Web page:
Book Review: The Mayo Clinic Guide to Your Baby’s First Year

If you saw my review of The Mayo Clinic’s Guide to a Healthy Pregnancy, you know how excited I was to read this. But this review will probably be much shorter and less glowing than that one. In a nutshell, this book is a bit superfluous. And coming from me, that’s saying something. I love reading and researching and will jump on just about any chance to do so, but in this case? Well, let’s jump right in.

There’s nothing really wrong with this book, it’s just kind of boring. Most of the information in it is a retread of info found in The Guide to a Healthy Pregnancy, and I would recommend reading that over this. Once you get past the first few months of having a newborn, there’s a lot less to worry about. Or at least, there’s different things to worry about. But you’re no longer in that stage where sleeping, eating, and falling are life or death situations. Once your little one’s a bit older, you rely more on common sense than needing to look up what to do.

The Pregnancy Guide’s chapters on the first few months offer great coverage of breastfeeding, immunizations, sleep training, and all those things. This guide really just elaborates, and I found the elaboration to not really be necessary.

One thing I did really enjoy about this book were the parts on what it’s like to be a new parent emotionally. It’s very cathartic to read that your feelings, especially negative ones and “baby blues” ones, are common and normal. And it offers good ways to cope. But again, rather than recommending this book, I’d lean more towards suggesting finding a book that exclusively focuses on parenting and feelings.

The more utilitarian information is all stuff that you’re gonna hear from your pediatrician. Developmental milestones, when to get immunizations, introducing solid foods, these are all going to be covered if you’re seeing a pediatrician regularly. Don’t replace that with a book, babies need all those checkups each month. Your pediatrician will tell you when your little one can start table food, and you can judge if you want to go ahead or wait on it.

If you don’t have a communicative pediatrician and can’t switch, or if you don’t have other mom friends or your own parents around to talk to, then maybe this book would be helpful to you, but honestly, once the baby is out and growing, you’re going to get floods of information from everywhere. From programs like WIC where you have to attend occasional classes, to alarmist facebook posts from well-meaning in-laws, you’re going to hear about most everything. Plus, that first year goes by so fast, you’ll hardly have time to research each step (or read a book, for that matter).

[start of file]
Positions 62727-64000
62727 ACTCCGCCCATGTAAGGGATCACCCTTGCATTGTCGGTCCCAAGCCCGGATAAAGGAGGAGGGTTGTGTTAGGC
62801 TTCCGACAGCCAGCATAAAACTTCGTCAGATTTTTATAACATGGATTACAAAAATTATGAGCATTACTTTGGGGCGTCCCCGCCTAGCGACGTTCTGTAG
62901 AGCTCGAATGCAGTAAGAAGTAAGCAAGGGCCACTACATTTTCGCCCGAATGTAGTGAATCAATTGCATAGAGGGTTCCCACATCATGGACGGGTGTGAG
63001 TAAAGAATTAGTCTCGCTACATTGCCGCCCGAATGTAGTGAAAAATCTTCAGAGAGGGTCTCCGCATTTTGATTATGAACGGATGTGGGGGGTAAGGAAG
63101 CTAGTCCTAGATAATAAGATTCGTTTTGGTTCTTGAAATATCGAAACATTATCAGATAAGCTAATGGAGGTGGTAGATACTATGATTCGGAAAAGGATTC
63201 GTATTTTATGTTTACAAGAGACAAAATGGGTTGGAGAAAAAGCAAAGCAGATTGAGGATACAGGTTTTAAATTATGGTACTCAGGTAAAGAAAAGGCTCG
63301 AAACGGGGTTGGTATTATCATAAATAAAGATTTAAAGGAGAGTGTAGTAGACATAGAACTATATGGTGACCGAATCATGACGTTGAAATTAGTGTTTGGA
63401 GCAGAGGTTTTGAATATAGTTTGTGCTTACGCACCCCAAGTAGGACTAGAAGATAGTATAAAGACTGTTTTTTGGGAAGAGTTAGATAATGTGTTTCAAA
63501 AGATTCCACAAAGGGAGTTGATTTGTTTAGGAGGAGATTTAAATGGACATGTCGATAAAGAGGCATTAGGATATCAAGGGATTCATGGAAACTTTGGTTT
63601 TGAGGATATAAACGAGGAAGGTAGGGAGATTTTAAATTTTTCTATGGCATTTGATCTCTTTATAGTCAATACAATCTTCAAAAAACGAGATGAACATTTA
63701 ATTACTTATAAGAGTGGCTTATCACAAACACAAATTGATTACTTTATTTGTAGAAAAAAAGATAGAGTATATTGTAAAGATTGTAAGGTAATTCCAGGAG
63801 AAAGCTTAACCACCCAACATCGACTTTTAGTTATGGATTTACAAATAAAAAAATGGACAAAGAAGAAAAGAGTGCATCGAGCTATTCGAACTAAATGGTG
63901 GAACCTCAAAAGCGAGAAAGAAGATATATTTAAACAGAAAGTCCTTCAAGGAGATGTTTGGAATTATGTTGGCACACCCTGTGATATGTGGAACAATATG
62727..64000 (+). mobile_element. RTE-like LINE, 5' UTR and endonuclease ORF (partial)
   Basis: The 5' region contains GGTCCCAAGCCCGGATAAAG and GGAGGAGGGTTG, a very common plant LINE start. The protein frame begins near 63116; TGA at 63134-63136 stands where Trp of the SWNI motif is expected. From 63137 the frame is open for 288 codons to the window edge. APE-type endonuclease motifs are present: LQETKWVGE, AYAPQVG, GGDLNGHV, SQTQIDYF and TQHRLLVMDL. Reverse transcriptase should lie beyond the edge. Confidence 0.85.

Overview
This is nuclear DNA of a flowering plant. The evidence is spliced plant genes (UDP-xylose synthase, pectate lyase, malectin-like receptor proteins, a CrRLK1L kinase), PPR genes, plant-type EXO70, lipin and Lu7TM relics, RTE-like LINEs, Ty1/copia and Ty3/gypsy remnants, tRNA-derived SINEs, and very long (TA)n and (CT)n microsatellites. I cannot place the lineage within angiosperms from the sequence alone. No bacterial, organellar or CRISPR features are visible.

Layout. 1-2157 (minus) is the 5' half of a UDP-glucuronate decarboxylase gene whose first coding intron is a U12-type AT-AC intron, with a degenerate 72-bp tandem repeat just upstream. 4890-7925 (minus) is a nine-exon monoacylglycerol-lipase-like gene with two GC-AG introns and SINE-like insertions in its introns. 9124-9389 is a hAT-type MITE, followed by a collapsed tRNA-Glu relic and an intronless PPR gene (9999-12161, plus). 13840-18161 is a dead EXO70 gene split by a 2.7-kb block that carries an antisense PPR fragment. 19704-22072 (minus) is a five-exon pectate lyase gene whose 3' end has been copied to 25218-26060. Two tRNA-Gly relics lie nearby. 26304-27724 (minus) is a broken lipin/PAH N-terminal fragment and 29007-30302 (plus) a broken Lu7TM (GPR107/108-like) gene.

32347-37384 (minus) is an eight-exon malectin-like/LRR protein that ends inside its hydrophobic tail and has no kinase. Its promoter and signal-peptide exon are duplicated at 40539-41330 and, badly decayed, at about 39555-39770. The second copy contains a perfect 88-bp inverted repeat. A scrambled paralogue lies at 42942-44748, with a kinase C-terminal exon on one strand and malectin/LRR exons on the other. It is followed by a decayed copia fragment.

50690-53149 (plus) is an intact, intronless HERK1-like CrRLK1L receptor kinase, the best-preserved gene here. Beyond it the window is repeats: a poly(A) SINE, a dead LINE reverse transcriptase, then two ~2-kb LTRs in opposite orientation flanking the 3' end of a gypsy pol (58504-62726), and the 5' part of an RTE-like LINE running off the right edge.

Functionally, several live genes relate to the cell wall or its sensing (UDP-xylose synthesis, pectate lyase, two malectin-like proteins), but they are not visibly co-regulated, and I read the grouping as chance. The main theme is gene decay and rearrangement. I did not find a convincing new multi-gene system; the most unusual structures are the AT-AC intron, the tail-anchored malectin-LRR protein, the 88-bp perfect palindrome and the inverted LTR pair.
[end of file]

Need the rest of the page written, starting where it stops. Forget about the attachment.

So yeah. My consensus is basically “meh.” There’s nothing bad or wrong about this book, it’s just kind of dull and an extra thing that you don’t really need to be fussing with in your child’s first year.

Sorry this wasn’t more exciting to read, haha. Meh reviews are hard. I’ve got a few more parenting/pregnancy books to read since I’m unexpectedly pregnant with #2 on the way. Stay tuned!

Book Review: The Mayo Clinic Guide to a Healthy Pregnancy

51rMB9wfcHL._SY344_BO1,204,203,200_

My son did just turn five months old, but I still finished reading this book (however slowly) because 1.) I am a book completionist and 2.) out of all the pregnancy/childbirth books I read, this one was my favorite.

My insurance company is Blue Cross Blue Shield, and they surprised me during my pregnancy. I mean in a good way – yes, it is possible for health insurance companies to have good surprises. For one thing, I was given a case worker who called me every month to ask me how my pregnancy was going and check up on my physical and mental health. That was pretty nice. But what I liked more was getting this surprise package in the mail. A free book!

Book-Lover

And I really really liked this book. I was sort of predisposed to because it’s from the Mayo Clinic. I admit I don’t actually know a lot about the Mayo Clinic, but when it pops up on the health blogs I read, it’s always a good thing. I think of the Mayo Clinic as the place you go when doctors fail you. Like, going to the Mayo Clinic is actually a little medical fantasy of mine.

(Side note: how sad is it that I have a medical fantasy instead of fantasizing about just being well?)